Washington ends its playoff drought
The Wizards' 117-99 win over Chicago was their first in 17 years.
WASHINGTON (AP) -- The game-defining moment came late in the first quarter, when the Washington Wizards became more than just the Big Three. Larry Hughes drew a double team and passed to a wide open Etan Thomas, whose two-handed dunk raised the roof and set the tone for things to come.
The Wizards won their first playoff game in 17 years Saturday, beating the Chicago Bulls 117-99 with a big-man attack notably absent in the first two games of the series.
Thomas scored 20 points on 8-for-9 shooting, grabbed nine rebounds and led a third-quarter spurt that put his team control, supplementing an attack that had come to rely too heavily on Hughes, Gilbert Arenas and Antawn Jamison.
"He was the X-factor," Chicago guard Ben Gordon said. "He really came in for them today and had an uncharacteristic game. Usually you see Arenas, Jamison or Hughes doing something, but he was very big."
Hadn't won since 1988
The win was the first in the postseason for the Wizards since May 8, 1988, when they beat Detroit 106-103 in Game 4 of a first-round series. Of immediate concern for the Wizards is that they cut the Bulls' series lead to 2-1, with Game 4 in Washington on Monday.
"We were very desperate," said Brendan Haywood, who added eight points and nine rebounds. "It's not impossible to come back from 0-3, but it's definitely very hard. We would have had to pull out our Boston Red Sox tapes."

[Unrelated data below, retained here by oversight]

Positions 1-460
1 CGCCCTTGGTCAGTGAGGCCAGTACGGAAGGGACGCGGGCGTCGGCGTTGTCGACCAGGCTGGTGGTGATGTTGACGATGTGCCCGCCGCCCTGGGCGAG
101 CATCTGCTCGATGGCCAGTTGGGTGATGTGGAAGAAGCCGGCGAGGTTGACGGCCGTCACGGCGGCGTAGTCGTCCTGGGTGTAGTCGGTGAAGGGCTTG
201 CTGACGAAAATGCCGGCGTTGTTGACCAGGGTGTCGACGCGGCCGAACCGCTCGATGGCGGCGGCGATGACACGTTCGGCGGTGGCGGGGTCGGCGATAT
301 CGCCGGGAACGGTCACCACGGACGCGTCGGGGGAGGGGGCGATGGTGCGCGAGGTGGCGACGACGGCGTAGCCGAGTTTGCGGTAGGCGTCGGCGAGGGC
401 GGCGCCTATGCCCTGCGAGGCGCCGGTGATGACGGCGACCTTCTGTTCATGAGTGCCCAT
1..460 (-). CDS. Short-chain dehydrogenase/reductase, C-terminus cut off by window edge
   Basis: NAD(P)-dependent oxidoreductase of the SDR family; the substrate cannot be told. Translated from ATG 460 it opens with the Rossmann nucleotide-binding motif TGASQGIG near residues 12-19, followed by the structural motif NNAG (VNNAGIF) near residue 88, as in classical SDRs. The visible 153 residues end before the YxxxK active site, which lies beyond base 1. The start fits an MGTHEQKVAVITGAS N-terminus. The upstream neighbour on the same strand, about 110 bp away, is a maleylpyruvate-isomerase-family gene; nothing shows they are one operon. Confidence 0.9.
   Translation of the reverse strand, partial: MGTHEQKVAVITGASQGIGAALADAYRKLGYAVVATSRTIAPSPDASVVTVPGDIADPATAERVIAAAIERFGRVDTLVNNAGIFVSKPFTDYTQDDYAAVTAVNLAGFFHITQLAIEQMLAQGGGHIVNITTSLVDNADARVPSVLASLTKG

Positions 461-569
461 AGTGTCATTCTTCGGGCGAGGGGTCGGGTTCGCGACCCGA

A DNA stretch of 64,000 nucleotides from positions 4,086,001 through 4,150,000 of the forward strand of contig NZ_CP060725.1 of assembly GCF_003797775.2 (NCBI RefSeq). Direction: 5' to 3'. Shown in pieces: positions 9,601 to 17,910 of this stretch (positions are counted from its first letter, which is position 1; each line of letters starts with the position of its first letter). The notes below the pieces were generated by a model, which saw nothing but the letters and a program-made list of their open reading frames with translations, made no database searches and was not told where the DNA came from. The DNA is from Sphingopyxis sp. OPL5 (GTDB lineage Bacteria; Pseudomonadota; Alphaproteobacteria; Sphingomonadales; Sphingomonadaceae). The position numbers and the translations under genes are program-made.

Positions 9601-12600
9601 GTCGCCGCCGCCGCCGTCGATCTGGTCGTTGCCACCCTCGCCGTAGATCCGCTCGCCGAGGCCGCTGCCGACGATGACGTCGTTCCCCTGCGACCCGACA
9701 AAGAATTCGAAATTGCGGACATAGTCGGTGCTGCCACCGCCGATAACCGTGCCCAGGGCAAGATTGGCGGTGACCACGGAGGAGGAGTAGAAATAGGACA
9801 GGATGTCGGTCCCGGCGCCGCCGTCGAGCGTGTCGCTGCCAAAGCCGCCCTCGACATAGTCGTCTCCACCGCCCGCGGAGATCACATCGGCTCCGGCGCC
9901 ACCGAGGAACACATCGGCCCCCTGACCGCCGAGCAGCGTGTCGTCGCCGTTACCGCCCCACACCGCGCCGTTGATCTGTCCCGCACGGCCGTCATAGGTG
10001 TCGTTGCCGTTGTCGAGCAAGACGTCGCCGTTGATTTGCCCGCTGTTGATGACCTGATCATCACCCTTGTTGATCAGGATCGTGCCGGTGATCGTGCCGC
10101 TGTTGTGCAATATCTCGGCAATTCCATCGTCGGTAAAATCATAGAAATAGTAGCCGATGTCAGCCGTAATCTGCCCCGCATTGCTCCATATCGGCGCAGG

The Bulls had taken a 2-0 series lead with their own X-factors -- Gordon and Andres Nocioni seemed unstoppable in Game 1, and Kirk Hinrich made nearly everything he shot in Game 2 -- but the over-the-top hero this time was a Wizards player known as much for his long dreadlocks and his book of poems called "More Than an Athlete."
Thomas took only five shots and scored nine points in the first two games of the series combined, and his performance Saturday nearly tripled his 7.1-point regular season average. He signed a six-year, $36.6 million contract last summer but missed the first 32 games of the season with an abdominal injury.
"We have a special group in the Big Three, and I'm in the supporting cast," Thomas said. "Tonight, they needed me. I had to be ready just to finish. ... We can't rely on them totally for everything."
The Big Three played their parts, but the trio gained inspiration from unsung front court players Thomas, Haywood and Michael Ruffin, who had a season-high nine points. Arenas finished with 32 points, seven rebounds and seven assists. Hughes had 21 points and seven rebounds, and Jamison had 21 points and eight rebounds.
Tyson Chandler had 15 points and 10 rebounds to lead six players in double figures for the Bulls, who struggled with foul trouble in a closely called, rhythm-less game that included 67 combined fouls and 83 free throws. In addition, Gordon asked to leave the game at one point because he was hampered by a virus that caused him to miss practice Friday, and Nocioni was rocked momentarily after taking a shot to the groin in a collision with Hughes in the third quarter.
Did not finish
Chandler and Antonio Davis both fouled out in the fourth -- Davis was ejected when he confronted an official over his sixth foul -- and Hinrich got his fourth foul early in the third quarter.
"It is hard to beat a team three times in a row in this league," coach Scott Skiles said. "They came ready today. We were fortunate to be close at halftime. The chain of events with Kirk's foul and Andres going out, we just didn't have enough guys that played well to be in the game against a team of this quality in their building."